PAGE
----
THE YEAR OF BLOGGING BIBLICALLY: DAY 16
If God calls you by name, whether you are awake or dreaming, the proper response is "Here I am" or, if you prefer the original Hebrew, "Hineni." It is also the correct response if another person calls you by name. It is how Abraham answered God (and also his own son, Isaac) in Genesis 22. It is how Jacob answered Isaac in chapter 27. It is how Jacob responded to an angel in a dream in chapter 31. And now, in chapter 46, Jacob responds to God in another dream saying, "Hineni. Here I am." Moses and Samuel will also respond to God in the same way.
In Jacob's dream, God promises to go with him to Egypt where he will be reunited with his son, Joseph. Jacob packs up the whole family (70 persons including those already in Egypt but excluding daughters-in-law) and goes. Reading that list of names makes me wonder why no one ever calls their children Huppim, Muppim, or Ard these days.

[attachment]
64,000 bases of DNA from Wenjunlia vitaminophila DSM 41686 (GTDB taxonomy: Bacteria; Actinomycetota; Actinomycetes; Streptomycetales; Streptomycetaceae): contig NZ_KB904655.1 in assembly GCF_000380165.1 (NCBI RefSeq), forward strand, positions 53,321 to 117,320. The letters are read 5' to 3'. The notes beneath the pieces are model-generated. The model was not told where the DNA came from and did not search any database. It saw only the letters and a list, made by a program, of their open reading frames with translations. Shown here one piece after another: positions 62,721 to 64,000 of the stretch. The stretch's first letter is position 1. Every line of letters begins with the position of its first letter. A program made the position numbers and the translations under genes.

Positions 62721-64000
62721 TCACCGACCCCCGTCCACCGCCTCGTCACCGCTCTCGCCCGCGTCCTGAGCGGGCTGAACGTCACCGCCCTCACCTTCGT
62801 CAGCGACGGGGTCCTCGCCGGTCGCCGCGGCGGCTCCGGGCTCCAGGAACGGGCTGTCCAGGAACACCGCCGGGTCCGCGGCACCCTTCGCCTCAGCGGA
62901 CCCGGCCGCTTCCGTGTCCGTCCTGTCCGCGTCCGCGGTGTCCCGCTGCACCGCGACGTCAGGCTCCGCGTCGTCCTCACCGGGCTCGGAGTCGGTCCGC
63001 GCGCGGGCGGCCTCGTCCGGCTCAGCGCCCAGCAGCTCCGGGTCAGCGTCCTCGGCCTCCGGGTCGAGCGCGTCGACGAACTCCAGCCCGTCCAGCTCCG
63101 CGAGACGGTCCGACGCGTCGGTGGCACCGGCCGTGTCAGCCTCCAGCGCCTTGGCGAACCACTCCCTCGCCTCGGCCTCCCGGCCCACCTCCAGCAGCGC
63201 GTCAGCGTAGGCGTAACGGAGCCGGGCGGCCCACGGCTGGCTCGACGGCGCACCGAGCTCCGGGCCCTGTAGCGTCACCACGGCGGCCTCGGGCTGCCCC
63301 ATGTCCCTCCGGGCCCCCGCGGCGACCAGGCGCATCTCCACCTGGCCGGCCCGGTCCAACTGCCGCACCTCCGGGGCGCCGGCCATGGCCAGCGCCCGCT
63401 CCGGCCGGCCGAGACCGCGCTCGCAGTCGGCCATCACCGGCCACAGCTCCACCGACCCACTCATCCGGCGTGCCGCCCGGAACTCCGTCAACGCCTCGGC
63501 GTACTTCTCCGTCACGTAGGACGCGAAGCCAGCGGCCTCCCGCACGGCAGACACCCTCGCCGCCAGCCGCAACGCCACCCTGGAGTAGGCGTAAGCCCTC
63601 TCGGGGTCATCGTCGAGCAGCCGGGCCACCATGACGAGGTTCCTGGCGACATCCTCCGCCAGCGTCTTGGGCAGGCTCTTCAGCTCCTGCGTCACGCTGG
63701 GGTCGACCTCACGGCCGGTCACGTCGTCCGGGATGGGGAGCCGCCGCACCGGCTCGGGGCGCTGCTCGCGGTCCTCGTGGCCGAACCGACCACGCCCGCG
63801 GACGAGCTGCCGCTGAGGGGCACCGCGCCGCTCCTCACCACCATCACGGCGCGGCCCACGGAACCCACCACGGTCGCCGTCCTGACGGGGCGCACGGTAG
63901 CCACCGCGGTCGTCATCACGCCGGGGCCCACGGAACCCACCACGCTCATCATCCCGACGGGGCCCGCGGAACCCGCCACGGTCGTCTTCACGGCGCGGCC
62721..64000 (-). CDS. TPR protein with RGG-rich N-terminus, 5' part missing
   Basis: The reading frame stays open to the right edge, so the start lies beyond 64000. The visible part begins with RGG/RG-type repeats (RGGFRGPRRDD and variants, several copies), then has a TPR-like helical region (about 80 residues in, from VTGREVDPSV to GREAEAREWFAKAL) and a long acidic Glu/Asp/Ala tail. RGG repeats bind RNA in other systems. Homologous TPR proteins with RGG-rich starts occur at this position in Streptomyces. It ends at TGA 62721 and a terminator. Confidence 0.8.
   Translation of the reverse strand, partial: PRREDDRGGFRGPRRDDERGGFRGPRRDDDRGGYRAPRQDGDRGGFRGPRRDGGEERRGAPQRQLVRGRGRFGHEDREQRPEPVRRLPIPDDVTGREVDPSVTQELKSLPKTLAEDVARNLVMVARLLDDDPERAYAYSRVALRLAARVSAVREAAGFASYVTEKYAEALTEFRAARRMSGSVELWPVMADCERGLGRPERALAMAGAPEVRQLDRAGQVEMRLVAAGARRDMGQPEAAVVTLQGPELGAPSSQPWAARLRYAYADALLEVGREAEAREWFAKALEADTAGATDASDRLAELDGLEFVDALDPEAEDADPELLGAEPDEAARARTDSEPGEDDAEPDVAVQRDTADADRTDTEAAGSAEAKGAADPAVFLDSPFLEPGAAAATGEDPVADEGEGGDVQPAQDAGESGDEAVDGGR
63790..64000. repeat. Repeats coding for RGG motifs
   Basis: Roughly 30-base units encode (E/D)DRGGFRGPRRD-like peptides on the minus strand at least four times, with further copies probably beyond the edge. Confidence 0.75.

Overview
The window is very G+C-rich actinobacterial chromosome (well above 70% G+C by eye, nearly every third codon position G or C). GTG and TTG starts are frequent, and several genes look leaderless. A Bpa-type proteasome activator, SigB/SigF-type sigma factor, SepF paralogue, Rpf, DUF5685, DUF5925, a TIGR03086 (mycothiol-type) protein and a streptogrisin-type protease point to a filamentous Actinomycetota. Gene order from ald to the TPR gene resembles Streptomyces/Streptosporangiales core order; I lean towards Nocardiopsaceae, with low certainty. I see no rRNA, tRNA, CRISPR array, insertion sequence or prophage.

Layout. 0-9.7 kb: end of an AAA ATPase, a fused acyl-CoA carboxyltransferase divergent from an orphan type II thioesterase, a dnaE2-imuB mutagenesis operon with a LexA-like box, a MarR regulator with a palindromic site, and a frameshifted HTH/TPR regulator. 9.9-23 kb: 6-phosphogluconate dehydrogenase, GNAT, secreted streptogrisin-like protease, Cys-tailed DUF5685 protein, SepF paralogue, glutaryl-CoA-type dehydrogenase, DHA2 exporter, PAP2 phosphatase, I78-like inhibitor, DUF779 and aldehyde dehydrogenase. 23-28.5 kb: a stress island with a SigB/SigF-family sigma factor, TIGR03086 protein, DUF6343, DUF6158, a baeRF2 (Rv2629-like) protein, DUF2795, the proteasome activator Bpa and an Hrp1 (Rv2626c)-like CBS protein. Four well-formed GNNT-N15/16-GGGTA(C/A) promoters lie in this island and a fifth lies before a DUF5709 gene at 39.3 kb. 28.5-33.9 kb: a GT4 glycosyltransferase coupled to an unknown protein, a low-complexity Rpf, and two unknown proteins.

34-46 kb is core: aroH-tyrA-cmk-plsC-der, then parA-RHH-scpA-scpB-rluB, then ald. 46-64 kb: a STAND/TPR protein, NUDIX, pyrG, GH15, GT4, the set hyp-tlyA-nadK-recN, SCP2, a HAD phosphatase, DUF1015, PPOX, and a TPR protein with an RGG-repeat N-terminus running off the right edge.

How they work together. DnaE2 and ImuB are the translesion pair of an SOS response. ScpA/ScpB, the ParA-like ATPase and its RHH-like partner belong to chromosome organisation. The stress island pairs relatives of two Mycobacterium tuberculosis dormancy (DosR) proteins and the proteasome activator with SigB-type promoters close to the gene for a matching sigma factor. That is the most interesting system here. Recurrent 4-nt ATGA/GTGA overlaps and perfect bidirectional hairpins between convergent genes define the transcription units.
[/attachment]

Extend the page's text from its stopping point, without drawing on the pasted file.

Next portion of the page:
No, it doesn't really.
Jacob and his literally long-lost son Joseph are reunited in a tearful scene. The Jacob's descendents are settled in the land of Goshen, away from the majority of the Egyptians who find shepherds abhorrent.
In Genesis 47, Jacob is presented to the Pharaoh whom he blesses. Twice. Though he is 130 years old, Jacob says that his years have been "few." He will live another 17 years. He also says that his life has been "difficult" and who can argue?
As Pharaoh's administrator, Joseph parleys the famine, and the stores of grain he has laid up, to a huge advantage for the Pharaoh. This, I suppose, shows Joseph's wisdom. Without putting too fine a point on things, we could say that Joseph exploits the starving population.
As Jacob begins to look toward the end of his life, he has Joseph swear another one of those "thigh" oaths (see my comments on Genesis 24). "Don't bury me in Egypt," he says.
There isn't really a lot to say about these two chapters except that they advance the story and get all of Jacob's offspring in Egypt.
Am I overlooking anything?
Next: Genesis 48-50.